Every investor in Comstock Resources, Inc. (NYSE:CRK) should be aware of the most powerful shareholder groups. And the group that holds the biggest piece of the pie are private companies with 54% ownership. Put another way, the group faces the maximum upside potential (or downside risk).
While institutions who own 31% came under pressure after market cap dropped to US$4.6b last week,private companies took the most losses.
Let's delve deeper into each type of owner of Comstock Resources, beginning with the chart below.
What Does The Institutional Ownership Tell Us About Comstock Resources?
Many institutions measure their performance against an index that approximates the local market. So they usually pay more attention to companies that are included in major indices.
Comstock Resources already has institutions on the share registry. Indeed, they own a respectable stake in the company. This implies the analysts working for those institutions have looked at the stock and they like it. But just like anyone else, they could be wrong. If multiple institutions change their view on a stock at the same time, you could see the share price drop fast. It's therefore worth looking at Comstock Resources' earnings history below. Of course, the future is what really matters.
We note that hedge funds don't have a meaningful investment in Comstock Resources. Arkoma Drilling, L.P. is currently the company's largest shareholder with 38% of shares outstanding. Meanwhile, the second and third largest shareholders, hold 12% and 3.6%, of the shares outstanding, respectively. In addition, we found that Miles Allison, the CEO has 0.6% of the shares allocated to their name.
A more detailed study of the shareholder registry showed us that 3 of the top shareholders have a considerable amount of ownership in the company, via their 54% stake.
While studying institutional ownership for a company can add value to your research, it is also a good practice to research analyst recommendations to get a deeper understand of a stock's expected performance. There are a reasonable number of analysts covering the stock, so it might be useful to find out their aggregate view on the future.
Insider Ownership Of Comstock Resources
The definition of an insider can differ slightly between different countries, but members of the board of directors always count. Company management run the business, but the CEO will answer to the board, even if he or she is a member of it.
I generally consider insider ownership to be a good thing. However, on some occasions it makes it more difficult for other shareholders to hold the board accountable for decisions.
We can report that insiders do own shares in Comstock Resources, Inc.. This is a big company, so it is good to see this level of alignment. Insiders own US$72m worth of shares (at current prices). If you would like to explore the question of insider alignment, you can click here to see if insiders have been buying or selling.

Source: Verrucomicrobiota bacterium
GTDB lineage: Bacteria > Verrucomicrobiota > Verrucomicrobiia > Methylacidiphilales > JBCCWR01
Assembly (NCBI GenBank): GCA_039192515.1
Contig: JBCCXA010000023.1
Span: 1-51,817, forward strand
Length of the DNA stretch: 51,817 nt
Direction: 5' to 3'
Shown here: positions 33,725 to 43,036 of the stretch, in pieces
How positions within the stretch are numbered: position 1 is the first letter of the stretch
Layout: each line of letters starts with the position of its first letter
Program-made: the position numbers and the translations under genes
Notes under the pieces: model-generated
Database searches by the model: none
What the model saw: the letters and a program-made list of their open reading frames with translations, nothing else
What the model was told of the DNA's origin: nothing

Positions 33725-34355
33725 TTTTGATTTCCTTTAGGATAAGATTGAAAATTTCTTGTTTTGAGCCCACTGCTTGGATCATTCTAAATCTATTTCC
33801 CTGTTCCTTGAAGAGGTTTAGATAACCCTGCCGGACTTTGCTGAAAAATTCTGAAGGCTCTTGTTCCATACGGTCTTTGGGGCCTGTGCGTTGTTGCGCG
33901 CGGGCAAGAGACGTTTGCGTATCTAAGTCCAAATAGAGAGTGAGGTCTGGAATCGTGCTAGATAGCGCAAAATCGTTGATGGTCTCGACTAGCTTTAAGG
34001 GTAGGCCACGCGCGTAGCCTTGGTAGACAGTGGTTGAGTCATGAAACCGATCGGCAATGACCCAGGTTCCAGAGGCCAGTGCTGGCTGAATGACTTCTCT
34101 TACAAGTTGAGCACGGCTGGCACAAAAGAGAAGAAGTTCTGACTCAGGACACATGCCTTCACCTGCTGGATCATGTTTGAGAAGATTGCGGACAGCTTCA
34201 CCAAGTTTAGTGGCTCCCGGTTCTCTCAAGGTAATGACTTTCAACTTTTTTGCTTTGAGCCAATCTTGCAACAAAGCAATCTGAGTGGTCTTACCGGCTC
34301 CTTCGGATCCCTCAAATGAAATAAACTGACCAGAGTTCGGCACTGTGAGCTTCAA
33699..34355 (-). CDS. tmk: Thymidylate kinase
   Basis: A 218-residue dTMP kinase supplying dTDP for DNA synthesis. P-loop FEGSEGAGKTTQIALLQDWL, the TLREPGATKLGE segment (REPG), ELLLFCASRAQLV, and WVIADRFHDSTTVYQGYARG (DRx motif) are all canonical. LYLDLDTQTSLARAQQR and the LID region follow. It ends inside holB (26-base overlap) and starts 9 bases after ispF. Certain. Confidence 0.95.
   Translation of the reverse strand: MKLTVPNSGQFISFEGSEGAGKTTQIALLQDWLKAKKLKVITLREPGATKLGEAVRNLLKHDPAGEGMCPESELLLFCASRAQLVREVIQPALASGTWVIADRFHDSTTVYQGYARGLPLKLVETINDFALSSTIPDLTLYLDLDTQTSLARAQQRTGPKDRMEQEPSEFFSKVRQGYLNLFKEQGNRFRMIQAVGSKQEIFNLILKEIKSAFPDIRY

General Public Ownership
The general public, who are usually individual investors, hold a 14% stake in Comstock Resources. While this group can't necessarily call the shots, it can certainly have a real influence on how the company is run.
Private Company Ownership
We can see that Private Companies own 54%, of the shares on issue. Private companies may be related parties. Sometimes insiders have an interest in a public company through a holding in a private company, rather than in their own capacity as an individual. While it's hard to draw any broad stroke conclusions, it is worth noting as an area for further research.
It's always worth thinking about the different groups who own shares in a company. But to understand Comstock Resources better, we need to consider many other factors. For example, we've discovered 3 warning signs for Comstock Resources that you should be aware of before investing here.
If you would prefer discover what analysts are predicting in terms of future growth, do not miss this free report on analyst forecasts.
NB: Figures in this article are calculated using data from the last twelve months, which refer to the 12-month period ending on the last date of the month the financial statement is dated. This may not be consistent with full year annual report figures.
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This article by Simply Wall St is general in nature. We provide commentary based on historical data and analyst forecasts only using an unbiased methodology and our articles are not intended to be financial advice. It does not constitute a recommendation to buy or sell any stock, and does not take account of your objectives, or your financial situation. We aim to bring you long-term focused analysis driven by fundamental data. Note that our analysis may not factor in the latest price-sensitive company announcements or qualitative material. Simply Wall St has no position in any stocks mentioned.
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